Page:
22 JUNE 2019
FINGERS are being pointed everywhere about the tragic decline in the numbers of South African Jewry. Every ten years, the Kaplan Centre for Jewish Studies at the University of Cape Town does a survey of the Jews of South Africa. The figures for this year have yet to be compiled and verified, but there are suggestions amongst people in the academic world and amongst community leaders that the numbers of SA Jewry might have declined from its heyday of 120,000 in 1970 to as few as 50,000 to 60,000 today. The figure of 50,000 was quoted in Haaretz on June 16, 2019, but before the actual results are in, this still remains speculative and has been disputed.
Whatever ends up being the final survey figure, it is clear the numbers have seen a massive decline, which is still continuing. Those who say this is not tragic, are either putting on a brave front or fooling themselves.
Part of the explanation is that Jews are leaving the country as part of the broad trend of the white exodus from the country. Between 2013 and 2018, the white population dropped by 2 percent to 4.5 million, out of a total population of 57 million.
The iconic Titanic has been a cipher for many metaphors of collapse. SA Jewry fits here. Some may say the community can be smaller but still vibrant, with active Jewish day schools and so on. That may be true for now, but the numbers tell their story. In ten years time there won’t be 50,000 or 60,000 Jews, but maybe 10,000. Afterwards, as more old people die and younger ones leave, who knows? Within a few years, there will probably be no African country with a sizeable Jewish community. Most Africans will never meet a Jew in their life and only be left with stereotypes from books
Where is the Jewish religious leadership? Religious leaders are a major influence in how Jews see themselves. It would be good if those leaders of whatever rank, would do what they can to build bridges and bolster morale, not divide. The opposite is true in many cases today.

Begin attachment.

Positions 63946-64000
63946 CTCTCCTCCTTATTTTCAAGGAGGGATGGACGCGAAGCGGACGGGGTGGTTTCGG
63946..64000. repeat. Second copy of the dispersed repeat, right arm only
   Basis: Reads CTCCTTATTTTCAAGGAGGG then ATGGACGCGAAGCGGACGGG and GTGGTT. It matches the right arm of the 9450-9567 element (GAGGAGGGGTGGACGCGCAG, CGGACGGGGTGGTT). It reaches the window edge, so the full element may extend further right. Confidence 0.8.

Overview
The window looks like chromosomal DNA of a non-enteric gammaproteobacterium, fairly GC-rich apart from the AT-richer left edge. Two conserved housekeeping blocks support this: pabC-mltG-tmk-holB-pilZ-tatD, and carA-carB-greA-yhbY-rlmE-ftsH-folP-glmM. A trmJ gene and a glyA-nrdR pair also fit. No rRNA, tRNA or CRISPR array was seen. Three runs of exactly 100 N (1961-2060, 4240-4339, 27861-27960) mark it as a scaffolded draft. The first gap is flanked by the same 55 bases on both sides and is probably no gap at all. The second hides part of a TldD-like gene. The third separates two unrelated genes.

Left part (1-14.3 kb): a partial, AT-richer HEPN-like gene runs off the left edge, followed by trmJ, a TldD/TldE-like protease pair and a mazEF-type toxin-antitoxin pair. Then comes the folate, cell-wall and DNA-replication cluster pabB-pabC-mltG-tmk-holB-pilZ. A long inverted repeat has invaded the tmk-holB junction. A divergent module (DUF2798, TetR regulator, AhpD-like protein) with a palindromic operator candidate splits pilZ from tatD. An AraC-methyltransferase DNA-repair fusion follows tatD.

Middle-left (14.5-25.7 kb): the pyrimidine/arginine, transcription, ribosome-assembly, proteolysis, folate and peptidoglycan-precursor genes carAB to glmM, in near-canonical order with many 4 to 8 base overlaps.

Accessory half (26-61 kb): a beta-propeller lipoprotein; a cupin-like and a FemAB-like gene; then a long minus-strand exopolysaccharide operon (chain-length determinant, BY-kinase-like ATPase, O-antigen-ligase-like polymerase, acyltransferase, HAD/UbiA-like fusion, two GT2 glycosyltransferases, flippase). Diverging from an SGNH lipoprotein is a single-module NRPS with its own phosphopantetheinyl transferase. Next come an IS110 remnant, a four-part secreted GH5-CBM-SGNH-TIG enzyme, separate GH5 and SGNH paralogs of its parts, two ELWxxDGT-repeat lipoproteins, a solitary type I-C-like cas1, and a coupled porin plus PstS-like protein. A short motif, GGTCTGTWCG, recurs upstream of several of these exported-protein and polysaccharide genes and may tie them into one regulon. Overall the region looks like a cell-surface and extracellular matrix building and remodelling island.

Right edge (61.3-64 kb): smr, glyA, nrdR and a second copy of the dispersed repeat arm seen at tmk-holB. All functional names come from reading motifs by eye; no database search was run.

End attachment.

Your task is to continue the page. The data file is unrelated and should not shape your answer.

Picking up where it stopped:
Many believe the orthodox component of this community – the largest – has failed to show the leadership necessary. To an observer, the obsessive attention to whether the international Jewish learning programme, Limmud, is kosher enough, or whether it is kosher for women to sing at the cemetery, is bizarre.
The same goes for orthodox leaders who have used European holocaust rhetoric to bolster arguments against Israel’s critics, rather than exploring if this dying community can be rescued by gathering together its remaining resources. Examples of this trend were published in Haaretz in the article about SA Jewry on June 16, in which the South African chief rabbi is quoted as saying that the apartheid accusation against Israel is “on the level of blood libels in Europe.” And the national chairman of the South African Zionist Federation is quoted as saying that BDS tactics which have included storming events with Israeli guests and boycotting stores that carry Israeli products are “a Kristallnacht.”
Historians and pro-Israel quarters find this trivialisation of the blood libel an insult to Jews who were persecuted in its name over centuries. Similarly, the use of the word Kristallnacht in this way, is insulting to Jews who were destroyed by it – Kristallnacht happened on 9 and 10 November 1938 and heralded the beginning of Nazi persecution of Jews in the Holocaust in which at least 6 million died.
Leaders use these analogies irresponsibly; while the Titanic that was once SA Jewry, quietly begins to list. Rationally analysing the facts and listening to critical voices, would be better than demeaning the critics.
Jewish leaders are constrained by their positions, from expressing personal views openly. They have to stick to the standard line that the community will survive; and that Jews are loyal South Africans.
This column is not constrained: Alarm bells are ringing; this Titanic is sinking. In years to come, there may be a retrospective reckoning about who tried to man the lifeboats and save something, and who let everyone go down as the band played on, because they wouldn’t sit at the same tables as other Jews.